An Alternative to Deposit Insurance

Argentina's financial panic and the run on its banks that ensued, as well as Asia's financial crisis of 1997, have forced a number of countries to consider adopting deposit insurance schemes to protect their citizens' savings. But is deposit insurance the best defense against bank panics?

Deposit insurance was a response to banking crises of the type that plagued the United States until the 1930's. The first explicit scheme was introduced in America after the Great Depression and initially seemed an unmitigated success. Panics no longer occurred, which stabilized the financial system and contributed to sustained post-war economic growth.

Deposit insurance did away with financial panics because bank runs are typically driven by a self-fulfilling prophecy. They occur when a bank's clients fear that most of their fellow depositors will withdraw their funds. Because banks service their depositors on a first-come-first-served basis, those who wait risk being left empty-handed, because the bank may be forced to liquidate its long term-assets at a loss and run out of resources. So fear of a panic can create a panic. This is highly inefficient, because while it is individually rational for depositors to want their money immediately, the bank might have been able to service all of them had they been collectively patient.

To continue reading, please log in or enter your email address.

Registration is quick and easy and requires only your email address. If you already have an account with us, please log in. Or subscribe now for unlimited access.


Log in;
  1. China corruption Isaac Lawrence/Getty Images

    The Next Battle in China’s War on Corruption

    • Chinese President Xi Jinping knows well the threat that corruption poses to the authority of the Communist Party of China and the state it controls. 
    • But moving beyond Xi's anti-corruption purge to build robust and lasting anti-graft institutions will not be easy, owing to enduring opportunities for bureaucratic capture.
  2. Italy unemployed demonstration SalvatoreEsposito/Barcroftimages / Barcroft Media via Getty Images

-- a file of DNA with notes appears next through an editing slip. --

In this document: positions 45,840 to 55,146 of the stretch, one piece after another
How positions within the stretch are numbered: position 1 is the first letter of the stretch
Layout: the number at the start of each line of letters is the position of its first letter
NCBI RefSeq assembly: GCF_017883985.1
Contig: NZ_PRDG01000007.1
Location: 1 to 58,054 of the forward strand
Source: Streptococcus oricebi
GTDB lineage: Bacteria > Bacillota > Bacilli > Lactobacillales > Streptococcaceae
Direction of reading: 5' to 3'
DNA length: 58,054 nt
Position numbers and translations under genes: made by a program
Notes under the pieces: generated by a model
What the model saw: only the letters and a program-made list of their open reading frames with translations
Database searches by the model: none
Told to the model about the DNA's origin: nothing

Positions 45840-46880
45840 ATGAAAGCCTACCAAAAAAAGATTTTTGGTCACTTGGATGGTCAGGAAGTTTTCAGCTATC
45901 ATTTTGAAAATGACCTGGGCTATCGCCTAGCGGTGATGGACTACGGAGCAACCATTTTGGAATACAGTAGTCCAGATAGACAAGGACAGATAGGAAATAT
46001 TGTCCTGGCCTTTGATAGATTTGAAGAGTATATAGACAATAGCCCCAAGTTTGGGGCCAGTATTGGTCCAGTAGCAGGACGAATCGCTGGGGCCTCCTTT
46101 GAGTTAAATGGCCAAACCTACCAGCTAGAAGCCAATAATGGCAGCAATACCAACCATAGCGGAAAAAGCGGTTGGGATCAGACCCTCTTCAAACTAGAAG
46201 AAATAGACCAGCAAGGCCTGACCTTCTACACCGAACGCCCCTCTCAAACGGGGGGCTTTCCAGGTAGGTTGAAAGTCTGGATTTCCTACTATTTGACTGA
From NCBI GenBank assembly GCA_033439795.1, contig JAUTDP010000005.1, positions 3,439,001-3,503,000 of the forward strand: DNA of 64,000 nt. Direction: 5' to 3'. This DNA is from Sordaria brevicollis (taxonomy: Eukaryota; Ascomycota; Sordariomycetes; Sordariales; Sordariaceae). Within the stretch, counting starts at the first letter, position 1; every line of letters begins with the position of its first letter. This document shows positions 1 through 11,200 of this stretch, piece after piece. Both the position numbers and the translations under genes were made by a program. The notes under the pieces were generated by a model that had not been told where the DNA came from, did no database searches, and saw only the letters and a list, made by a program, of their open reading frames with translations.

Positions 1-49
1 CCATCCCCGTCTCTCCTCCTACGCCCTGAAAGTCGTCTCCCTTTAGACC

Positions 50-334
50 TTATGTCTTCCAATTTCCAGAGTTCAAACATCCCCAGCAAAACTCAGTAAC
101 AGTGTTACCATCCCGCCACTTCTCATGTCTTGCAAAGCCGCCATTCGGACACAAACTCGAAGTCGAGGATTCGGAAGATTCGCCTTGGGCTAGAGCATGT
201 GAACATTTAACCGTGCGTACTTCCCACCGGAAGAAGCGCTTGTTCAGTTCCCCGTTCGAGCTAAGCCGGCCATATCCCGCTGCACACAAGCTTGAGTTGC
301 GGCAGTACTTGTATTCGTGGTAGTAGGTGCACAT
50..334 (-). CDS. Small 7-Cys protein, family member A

Putting Europe’s Long-Term Unemployed Back to Work

    Across the European Union, millions of people who are willing and able to work have been unemployed for a year or longer, at great cost to social cohesion and political stability. If the EU is serious about stopping the rise of populism, it will need to do more to ensure that labor markets are working for everyone.

  3. Latin America market Federico Parra/Getty Images

    A Belt and Road for the Americas?

    In a time of global uncertainty, a vision of “made in the Americas” prosperity provides a unifying agenda for the continent. If implemented, the US could reassert its historical leadership among a group of countries that share its fundamental values, as well as an interest in inclusive economic growth and rising living standards.

  4. Startup office Mladlen Antonov/Getty Images

    How Best to Promote Research and Development

    Clearly, there is something appealing about a start-up-based innovation strategy: it feels democratic, accessible, and so California. But it is definitely not the only way to boost research and development, or even the main way, and it is certainly not the way most major innovations in the US came about during the twentieth century.

  5. Trump Trade speech Bill Pugliano/Getty Images .

    Preparing for the Trump Trade Wars

    In the first 11 months of his presidency, Donald Trump has failed to back up his words – or tweets – with action on a variety of fronts. But the rest of the world's governments, and particularly those in Asia and Europe, would be mistaken to assume that he won't follow through on his promised "America First" trade agenda.